The other day, I received a call from my daughter’s school. Since it was the middle of the day, I knew this wasn’t a good thing. Perhaps, she was sick or hurt. I was surprised when it was the principal on the other end of the line. Another little girl said she was going to a secret hiding spot and invited my daughter to come. My daughter went along with it and hid under the teacher’s work room desk with the other little girl…during lunchtime. Her teacher immediately noticed the girls weren’t on the yard and her, along with a bunch of the other staff, started looking for her. They even said the girls’ names over the loud speaker. Finally, my daughter decided to come out. Then, she had to go to the principal’s office. It was then that I got “the call.” Here are a few tips on what to do when your child is sent to the principal’s office.
It’s important to get to the bottom of the who? what? when? why? and how? Find out where the event happened and with who. Was there proper supervision on the playground? How can we prevent this from happening again?
Although I wasn’t too happy that my daughter went missing, I tried to be supportive. What my daughter did was wrong. As an experienced teacher myself, I had situations when kids would physically hurt another child…without being provoked. It always amazed me when the parent would try to make excuses for their child or try to get their child out of the punishment. If you do feel the school was in the wrong, you should make it known and have a meeting with the principal.
Since my daughter is in kindergarten, the school isn’t being too tough on her. She has to spend some time in the principal’s office talking about her behavior and missing lunch playtime. However, she also lost some privileges at home and I had her write apology letters to the school staff.
When the Issue is Serious
While I was teaching, I had students who acted out through violence such as hitting or slamming down desks. We worked with these children so that I could have a positive relationship with them and help them work through their anger. When your child is sent to the principal’s office for fighting, stealing or defiance, it might be time to seek outside help, especially if it happens more than once. One intervention that I like is called social and emotional learning, or SEL. According to yesmagazine.com, SEL, “develops students’ skills in recognizing and discussing emotions, relating to and empathizing with others, and defusing and resolving conflict.” This can help students talk about their emotions in a safe environment.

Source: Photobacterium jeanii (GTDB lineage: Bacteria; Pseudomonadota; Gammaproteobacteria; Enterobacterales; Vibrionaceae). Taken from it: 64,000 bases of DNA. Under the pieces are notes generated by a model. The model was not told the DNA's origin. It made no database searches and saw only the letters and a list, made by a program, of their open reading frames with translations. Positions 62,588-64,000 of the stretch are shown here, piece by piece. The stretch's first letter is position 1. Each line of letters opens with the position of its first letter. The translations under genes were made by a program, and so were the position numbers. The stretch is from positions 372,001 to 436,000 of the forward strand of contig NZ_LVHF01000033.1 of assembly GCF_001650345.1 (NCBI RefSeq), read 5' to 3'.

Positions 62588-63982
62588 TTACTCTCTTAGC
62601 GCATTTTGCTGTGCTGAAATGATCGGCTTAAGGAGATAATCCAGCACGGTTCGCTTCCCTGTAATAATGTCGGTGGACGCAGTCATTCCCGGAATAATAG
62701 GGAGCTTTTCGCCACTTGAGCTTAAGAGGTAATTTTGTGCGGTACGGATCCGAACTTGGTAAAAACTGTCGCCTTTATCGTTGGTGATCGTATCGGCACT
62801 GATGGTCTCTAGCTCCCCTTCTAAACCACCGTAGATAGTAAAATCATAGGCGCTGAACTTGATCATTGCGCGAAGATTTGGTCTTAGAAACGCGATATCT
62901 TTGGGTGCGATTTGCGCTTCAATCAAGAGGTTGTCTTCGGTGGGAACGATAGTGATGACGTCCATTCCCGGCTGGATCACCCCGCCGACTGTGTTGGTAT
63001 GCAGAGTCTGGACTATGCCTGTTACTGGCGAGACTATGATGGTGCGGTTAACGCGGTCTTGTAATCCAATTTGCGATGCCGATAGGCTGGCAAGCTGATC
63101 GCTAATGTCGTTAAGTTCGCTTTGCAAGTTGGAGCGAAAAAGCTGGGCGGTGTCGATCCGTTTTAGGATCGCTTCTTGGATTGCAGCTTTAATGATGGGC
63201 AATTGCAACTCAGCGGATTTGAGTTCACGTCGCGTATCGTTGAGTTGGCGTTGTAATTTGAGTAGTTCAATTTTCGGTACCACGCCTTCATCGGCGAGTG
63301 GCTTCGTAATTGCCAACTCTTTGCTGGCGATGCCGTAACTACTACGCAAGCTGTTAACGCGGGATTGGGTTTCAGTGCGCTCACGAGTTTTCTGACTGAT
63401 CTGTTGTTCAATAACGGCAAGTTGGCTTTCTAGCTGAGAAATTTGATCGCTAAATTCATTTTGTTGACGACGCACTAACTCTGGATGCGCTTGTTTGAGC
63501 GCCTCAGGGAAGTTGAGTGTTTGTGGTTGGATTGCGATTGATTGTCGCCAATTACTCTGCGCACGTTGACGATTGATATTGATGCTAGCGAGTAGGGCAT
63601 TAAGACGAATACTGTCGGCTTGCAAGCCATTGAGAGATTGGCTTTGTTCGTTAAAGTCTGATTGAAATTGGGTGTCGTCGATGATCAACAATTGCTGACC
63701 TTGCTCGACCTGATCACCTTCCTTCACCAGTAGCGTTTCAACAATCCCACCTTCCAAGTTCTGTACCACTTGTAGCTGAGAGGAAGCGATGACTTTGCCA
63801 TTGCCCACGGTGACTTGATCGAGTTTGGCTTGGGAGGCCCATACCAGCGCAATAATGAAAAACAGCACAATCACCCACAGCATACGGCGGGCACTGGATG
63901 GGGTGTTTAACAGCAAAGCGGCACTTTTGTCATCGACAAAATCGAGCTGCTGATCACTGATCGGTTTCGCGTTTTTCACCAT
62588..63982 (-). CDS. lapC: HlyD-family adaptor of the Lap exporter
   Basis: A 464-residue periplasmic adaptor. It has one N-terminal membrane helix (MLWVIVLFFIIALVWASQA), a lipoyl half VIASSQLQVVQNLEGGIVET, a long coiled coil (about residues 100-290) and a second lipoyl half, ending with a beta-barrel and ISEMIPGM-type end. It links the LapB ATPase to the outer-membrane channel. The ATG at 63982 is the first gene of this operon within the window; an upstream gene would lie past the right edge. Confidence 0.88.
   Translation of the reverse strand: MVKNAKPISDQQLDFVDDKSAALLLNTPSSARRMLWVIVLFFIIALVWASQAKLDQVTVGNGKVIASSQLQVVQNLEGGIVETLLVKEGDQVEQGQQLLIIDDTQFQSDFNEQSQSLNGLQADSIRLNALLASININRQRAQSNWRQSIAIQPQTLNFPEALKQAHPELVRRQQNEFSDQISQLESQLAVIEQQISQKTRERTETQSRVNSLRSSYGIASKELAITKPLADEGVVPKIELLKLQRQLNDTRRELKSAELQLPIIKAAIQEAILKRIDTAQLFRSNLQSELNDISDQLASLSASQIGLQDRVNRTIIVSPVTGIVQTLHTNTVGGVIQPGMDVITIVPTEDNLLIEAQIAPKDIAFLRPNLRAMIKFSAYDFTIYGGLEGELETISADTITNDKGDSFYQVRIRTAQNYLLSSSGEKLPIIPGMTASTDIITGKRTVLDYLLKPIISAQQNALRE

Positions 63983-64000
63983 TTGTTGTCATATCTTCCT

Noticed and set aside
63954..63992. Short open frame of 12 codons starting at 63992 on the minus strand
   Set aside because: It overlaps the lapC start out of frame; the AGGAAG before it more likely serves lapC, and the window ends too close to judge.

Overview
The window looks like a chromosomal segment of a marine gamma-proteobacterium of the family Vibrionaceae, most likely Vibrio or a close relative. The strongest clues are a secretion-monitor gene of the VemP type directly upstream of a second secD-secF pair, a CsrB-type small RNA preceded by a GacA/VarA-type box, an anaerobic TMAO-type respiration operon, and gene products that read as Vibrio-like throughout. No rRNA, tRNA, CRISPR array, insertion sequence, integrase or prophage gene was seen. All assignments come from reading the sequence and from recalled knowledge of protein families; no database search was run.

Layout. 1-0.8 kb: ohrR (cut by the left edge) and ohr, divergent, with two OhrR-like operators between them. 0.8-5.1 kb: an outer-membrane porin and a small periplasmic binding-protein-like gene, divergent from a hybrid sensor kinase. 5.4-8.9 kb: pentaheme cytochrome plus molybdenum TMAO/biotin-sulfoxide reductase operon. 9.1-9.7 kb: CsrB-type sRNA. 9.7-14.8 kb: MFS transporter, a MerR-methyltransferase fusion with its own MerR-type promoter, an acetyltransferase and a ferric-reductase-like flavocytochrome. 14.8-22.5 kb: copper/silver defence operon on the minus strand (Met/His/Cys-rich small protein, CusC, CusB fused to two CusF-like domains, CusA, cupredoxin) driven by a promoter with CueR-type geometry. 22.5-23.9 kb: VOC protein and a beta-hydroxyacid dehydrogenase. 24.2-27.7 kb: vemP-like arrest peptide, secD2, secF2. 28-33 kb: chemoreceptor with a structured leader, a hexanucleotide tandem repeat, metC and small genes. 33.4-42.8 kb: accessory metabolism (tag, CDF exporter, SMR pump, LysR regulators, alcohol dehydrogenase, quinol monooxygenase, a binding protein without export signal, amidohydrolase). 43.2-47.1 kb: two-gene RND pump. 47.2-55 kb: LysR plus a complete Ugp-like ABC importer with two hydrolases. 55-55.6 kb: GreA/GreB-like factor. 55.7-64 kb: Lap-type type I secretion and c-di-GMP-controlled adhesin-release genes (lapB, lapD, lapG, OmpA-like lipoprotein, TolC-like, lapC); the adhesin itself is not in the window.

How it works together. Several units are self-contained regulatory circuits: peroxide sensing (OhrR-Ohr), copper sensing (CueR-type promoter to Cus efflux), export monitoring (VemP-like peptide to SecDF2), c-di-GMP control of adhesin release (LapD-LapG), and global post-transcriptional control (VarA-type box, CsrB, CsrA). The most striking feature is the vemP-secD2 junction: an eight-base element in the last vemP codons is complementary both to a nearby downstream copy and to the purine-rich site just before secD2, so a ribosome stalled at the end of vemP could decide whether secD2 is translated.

The event is done. My daughter is generally well-behaved so I’m hoping this is a one time thing. I’m not going to hold a grudge and I don’t think the staff at school will either. When your child gets in trouble, don’t treat your child like a bad kid. Talk about it, give a consequence and then move on.
Take Preventative Measures
One of the biggest things I wanted my daughter to understand was what she did was dangerous. She could have gotten hurt and no one would have known. Then, I went through some other possible scenarios that kids might urge her to do (for example, what happens when a child asks her to leave campus or have a water fight in the bathroom). Most importantly, we talked about saying no and not following other children’s bad examples. With younger kids, it’s important of them to realize there is a time to play games (like hide and seek) and a time not to (don’t hide when no one is playing hide and seek).
When I was about five, I was in my father’s class for summer’s school. For some reason, I thought it would be a good idea to pull the fire alarm. While the fire department didn’t come, I did have to go to the principal’s office. I started thinking how my daughter was following in my footsteps. I was a good kid. In fact, it only took one visit to the principal’s office for me to realize I never wanted to go back. Then I remembered some of the other times I got in trouble or did some less-than-smart things. I’m wondering what other not-so-great behaviors my daughter might have picked up from my gene pool.
Payback can be a real….well, you know.
More from Melissa:
5 Characteristics of Good Elementary Schools (and How to Spot Bad Ones)
What Do Teachers Really Do After School?
4 Reasons I Don’t Want My Kids to Grow Up